Condiments are prevalent throughout all global cuisines…adding a little more flavor to each dish via sweetness, sour or what we will be focusing on in this article, HEAT in the form of hot sauce. The majority of hot sauces come from warmer climates, due to the availability of capsicum in the region. Another point is that consuming hot sauce or even spicy foods in warmer climates actually helps make one’s body temperature rise so the body can sweat and cool off in the hot and humid weather environments… nature’s natural cooling system.
There are additional health benefits attributed to consuming hot sauces. Capsicum peppers contain large amounts of Vitamin C and are known to be a great antioxidant and for increasing metabolism, strengthening the immune system and reducing inflammation. For well-being, spicy foods react with the pain receptors in one’s mouth sending a signal to the brain to release pain killing endorphins (similar to a runner’s high) which can make one feel happy. With this knowledge, it gives us a better understanding of why some chili fanatics continue to seek out peppers that are higher and higher on the Scoville heat index.
Hot sauces are prepared in several different ways. A traditional hot sauce from Louisiana stems from a specific varietal of capsicum pepper mash combined with salt and aged up to three years in oak barrels, then bottled with vinegar and fermented several weeks. Other recipes from around the world might incorporate vinegar, garlic, soybeans, rice or other ingredients to complement the capsicums from that region and create a unique flavor profile such as sriracha. Sriracha is fermented mashed red chilies with vinegar and garlic that give a fresh bright heat that one experiences the moment they taste it. A relative newcomer to the U.S. market from Korean cuisine is gochujang – mashed red chilies with soybeans, glutinous rice, salt and sometimes sweetened with honey or sugar then fermented to deliver a savory, pungent, grounded heat delivering a slower burn once eaten. Chipotle and cayenne capsicum varietal hot sauce bases have been in the U.S. market for over several decades. As more consumers seek out interesting global cuisine from warmer regions one can be assured that hot sauces overall are here to stay. Expect to see new ones gaining more popularity in the coming years from other parts of the globe like the North African version peri peri. The phrase “some like it hot” seems to be an understatement. On the contrary, a lot of consumers like it hot…with hot sauces that is.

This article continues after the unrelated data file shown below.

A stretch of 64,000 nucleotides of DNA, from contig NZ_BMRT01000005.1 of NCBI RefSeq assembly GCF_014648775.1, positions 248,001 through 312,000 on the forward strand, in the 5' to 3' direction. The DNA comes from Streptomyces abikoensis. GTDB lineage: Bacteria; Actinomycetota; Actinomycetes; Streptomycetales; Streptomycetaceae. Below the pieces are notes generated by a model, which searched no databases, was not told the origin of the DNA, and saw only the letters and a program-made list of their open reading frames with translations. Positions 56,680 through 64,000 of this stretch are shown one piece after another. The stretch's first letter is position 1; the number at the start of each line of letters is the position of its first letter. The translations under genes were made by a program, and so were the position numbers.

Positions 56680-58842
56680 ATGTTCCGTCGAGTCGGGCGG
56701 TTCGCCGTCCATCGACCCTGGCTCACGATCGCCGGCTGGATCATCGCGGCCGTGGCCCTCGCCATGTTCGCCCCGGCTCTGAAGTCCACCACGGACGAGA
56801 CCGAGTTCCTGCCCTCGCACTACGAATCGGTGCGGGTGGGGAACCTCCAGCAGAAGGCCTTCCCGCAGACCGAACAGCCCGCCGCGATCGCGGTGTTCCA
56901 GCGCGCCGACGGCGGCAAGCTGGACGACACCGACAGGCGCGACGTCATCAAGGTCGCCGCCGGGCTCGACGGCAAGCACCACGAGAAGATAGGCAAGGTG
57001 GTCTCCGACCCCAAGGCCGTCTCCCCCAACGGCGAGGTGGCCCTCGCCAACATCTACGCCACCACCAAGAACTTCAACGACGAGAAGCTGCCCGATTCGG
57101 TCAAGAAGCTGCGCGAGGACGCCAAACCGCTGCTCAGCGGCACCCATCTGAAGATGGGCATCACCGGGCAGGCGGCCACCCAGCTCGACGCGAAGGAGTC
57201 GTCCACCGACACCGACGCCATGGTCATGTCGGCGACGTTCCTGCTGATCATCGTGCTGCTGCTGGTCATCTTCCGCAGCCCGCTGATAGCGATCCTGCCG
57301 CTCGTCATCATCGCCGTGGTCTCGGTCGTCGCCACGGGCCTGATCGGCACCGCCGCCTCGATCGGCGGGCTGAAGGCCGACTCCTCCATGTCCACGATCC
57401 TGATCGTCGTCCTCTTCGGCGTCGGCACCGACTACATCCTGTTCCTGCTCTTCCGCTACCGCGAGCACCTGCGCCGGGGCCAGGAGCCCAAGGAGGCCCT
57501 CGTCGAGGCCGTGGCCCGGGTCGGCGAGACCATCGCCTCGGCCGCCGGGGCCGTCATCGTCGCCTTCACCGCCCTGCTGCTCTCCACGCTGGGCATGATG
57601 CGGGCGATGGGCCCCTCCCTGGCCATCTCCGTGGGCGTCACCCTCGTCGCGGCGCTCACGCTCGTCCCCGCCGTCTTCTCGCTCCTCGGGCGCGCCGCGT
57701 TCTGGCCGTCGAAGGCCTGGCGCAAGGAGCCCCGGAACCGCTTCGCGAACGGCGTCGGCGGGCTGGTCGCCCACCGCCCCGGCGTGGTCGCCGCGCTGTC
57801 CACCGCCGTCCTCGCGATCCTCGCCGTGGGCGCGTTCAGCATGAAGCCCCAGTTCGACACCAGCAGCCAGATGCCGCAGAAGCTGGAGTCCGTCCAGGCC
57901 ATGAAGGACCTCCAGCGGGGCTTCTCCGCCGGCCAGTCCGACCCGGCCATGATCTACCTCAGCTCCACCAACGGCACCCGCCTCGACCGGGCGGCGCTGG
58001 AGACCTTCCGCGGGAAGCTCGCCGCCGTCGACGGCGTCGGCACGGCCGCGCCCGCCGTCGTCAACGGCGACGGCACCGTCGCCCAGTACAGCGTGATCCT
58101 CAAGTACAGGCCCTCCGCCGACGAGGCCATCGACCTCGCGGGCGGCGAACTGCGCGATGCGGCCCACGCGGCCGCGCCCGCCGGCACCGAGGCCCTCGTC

Newly Weds Food loves to be ahead of the curve on all hot trends, not just hot sauce. Let us help you deliver these and other unique flavors, to keep your product initiatives right on trend.
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